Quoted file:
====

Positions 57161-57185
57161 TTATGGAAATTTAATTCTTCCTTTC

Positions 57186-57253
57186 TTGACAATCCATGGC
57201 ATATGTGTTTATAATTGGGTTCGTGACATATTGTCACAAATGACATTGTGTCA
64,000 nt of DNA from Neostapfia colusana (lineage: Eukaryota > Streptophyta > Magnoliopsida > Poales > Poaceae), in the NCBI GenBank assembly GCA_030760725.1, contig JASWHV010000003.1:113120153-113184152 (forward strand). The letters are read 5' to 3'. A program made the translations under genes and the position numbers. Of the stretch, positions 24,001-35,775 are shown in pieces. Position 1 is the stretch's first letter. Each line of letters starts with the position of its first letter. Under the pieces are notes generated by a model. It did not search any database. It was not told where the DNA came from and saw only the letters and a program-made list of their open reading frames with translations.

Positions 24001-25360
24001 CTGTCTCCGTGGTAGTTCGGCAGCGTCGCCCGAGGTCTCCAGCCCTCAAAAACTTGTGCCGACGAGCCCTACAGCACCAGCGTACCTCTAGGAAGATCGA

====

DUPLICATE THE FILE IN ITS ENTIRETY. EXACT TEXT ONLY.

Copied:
Positions 57161-57185
57161 TTATGGAAATTTAATTCTTCCTTTC

Positions 57186-57253
57186 TTGACAATCCATGGC
57201 ATATGTGTTTATAATTGGGTTCGTGACATATTGTCACAAATGACATTGTGTCA
64,000 nt of DNA from Neostapfia colusana (lineage: Eukaryota > Streptophyta > Magnoliopsida > Poales > Poaceae), in the NCBI GenBank assembly GCA_030760725.1, contig JASWHV010000003.1:113120153-113184152 (forward strand). The letters are read 5' to 3'. A program made the translations under genes and the position numbers. Of the stretch, positions 24,001-35,775 are shown in pieces. Position 1 is the stretch's first letter. Each line of letters starts with the position of its first letter. Under the pieces are notes generated by a model. It did not search any database. It was not told where the DNA came from and saw only the letters and a program-made list of their open reading frames with translations.

Positions 24001-25360
24001 CTGTCTCCGTGGTAGTTCGGCAGCGTCGCCCGAGGTCTCCAGCCCTCAAAAACTTGTGCCGACGAGCCCTACAGCACCAGCGTACCTCTAGGAAGATCGA